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Apophorēta


1.

ἀποφόρητα). Presents which were given to friends at the end of an entertainment, to carry home with them (Petron.56). Although the name is Greek, the custom is Roman, for Athenaeus expressly tells us that when Cleopatra presented to Antony and his staff the gold and silver dinner service which they had been using at a banquet in Cilicia, she was imitating a Roman usage. Book xiv. of Martial consists of an introductory epigram and 222 distichs, each describing and designed to accompany one of these presents, which range from nuts to works of art and slaves. The first epigram speaks of the Saturnalia as the special time for their distribution. They were also given at weddings (Juv.vi. 203, schol.).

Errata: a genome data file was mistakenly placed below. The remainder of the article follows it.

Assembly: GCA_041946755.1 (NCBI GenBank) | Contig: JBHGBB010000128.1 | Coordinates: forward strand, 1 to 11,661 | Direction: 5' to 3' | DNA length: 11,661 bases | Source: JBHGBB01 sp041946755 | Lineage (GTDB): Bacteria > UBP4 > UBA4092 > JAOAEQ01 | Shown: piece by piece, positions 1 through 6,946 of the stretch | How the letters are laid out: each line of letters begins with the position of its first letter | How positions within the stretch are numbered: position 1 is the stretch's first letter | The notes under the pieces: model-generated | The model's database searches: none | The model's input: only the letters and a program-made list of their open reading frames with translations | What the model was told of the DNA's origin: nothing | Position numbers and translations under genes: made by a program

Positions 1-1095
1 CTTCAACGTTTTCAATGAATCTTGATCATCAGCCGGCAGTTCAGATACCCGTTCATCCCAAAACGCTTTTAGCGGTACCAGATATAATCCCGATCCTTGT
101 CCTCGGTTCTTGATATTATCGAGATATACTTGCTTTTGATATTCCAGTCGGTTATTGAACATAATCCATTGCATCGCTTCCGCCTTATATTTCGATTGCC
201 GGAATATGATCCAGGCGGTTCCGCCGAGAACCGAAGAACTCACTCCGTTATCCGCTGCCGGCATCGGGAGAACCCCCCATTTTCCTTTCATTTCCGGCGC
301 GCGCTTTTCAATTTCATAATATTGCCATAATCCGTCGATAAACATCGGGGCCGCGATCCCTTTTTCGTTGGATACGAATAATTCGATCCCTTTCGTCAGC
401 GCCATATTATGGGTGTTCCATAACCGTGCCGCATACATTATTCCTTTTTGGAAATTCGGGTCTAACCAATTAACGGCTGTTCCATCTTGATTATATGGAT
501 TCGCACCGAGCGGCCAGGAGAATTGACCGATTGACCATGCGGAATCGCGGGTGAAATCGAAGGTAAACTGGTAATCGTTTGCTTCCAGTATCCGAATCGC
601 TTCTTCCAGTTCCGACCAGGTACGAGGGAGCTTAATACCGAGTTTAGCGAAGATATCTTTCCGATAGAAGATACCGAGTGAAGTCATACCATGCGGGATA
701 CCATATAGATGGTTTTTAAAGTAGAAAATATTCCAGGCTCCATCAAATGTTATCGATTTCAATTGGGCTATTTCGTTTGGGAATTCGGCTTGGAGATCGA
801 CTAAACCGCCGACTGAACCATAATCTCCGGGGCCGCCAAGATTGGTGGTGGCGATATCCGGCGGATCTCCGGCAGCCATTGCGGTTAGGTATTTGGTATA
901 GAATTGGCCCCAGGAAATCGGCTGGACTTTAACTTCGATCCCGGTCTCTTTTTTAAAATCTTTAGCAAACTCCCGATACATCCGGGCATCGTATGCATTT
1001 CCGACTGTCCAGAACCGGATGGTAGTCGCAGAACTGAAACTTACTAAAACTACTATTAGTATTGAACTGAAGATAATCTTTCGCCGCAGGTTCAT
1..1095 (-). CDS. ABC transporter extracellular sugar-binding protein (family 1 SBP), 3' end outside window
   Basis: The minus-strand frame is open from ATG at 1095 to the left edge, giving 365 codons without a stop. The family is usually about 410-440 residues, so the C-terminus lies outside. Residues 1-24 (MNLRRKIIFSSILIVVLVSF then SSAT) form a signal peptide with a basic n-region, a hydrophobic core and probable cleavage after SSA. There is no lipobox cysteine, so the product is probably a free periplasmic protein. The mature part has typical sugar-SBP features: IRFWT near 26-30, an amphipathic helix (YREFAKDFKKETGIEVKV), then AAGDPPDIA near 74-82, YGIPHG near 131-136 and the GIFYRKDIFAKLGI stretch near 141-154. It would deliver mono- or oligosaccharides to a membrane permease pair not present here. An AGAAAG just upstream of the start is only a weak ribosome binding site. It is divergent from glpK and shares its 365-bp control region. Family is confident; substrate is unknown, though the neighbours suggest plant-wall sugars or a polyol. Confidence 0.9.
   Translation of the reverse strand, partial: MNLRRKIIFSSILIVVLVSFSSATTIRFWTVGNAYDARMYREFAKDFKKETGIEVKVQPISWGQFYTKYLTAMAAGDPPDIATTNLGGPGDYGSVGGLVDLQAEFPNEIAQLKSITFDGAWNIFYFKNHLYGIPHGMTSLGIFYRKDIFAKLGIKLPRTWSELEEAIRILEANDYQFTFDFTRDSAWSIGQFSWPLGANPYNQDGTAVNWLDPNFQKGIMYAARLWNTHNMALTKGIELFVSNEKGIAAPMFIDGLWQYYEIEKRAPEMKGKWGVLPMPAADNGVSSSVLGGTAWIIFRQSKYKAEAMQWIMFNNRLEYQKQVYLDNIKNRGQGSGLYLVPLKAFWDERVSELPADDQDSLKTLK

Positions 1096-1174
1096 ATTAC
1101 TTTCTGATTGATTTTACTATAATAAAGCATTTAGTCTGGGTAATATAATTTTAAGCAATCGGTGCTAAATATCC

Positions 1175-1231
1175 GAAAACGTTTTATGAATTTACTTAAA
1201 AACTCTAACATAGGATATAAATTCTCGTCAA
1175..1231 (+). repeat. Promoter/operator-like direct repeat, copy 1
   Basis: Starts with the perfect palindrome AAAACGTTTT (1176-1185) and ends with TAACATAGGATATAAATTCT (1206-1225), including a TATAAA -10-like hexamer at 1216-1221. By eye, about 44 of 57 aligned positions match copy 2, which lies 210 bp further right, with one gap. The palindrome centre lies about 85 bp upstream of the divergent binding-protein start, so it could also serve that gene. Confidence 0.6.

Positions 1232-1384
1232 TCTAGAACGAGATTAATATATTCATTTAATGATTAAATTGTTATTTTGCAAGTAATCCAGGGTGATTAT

2.

ἀποφορήτη). A utensil mentioned by Isidore as a kind of plate.

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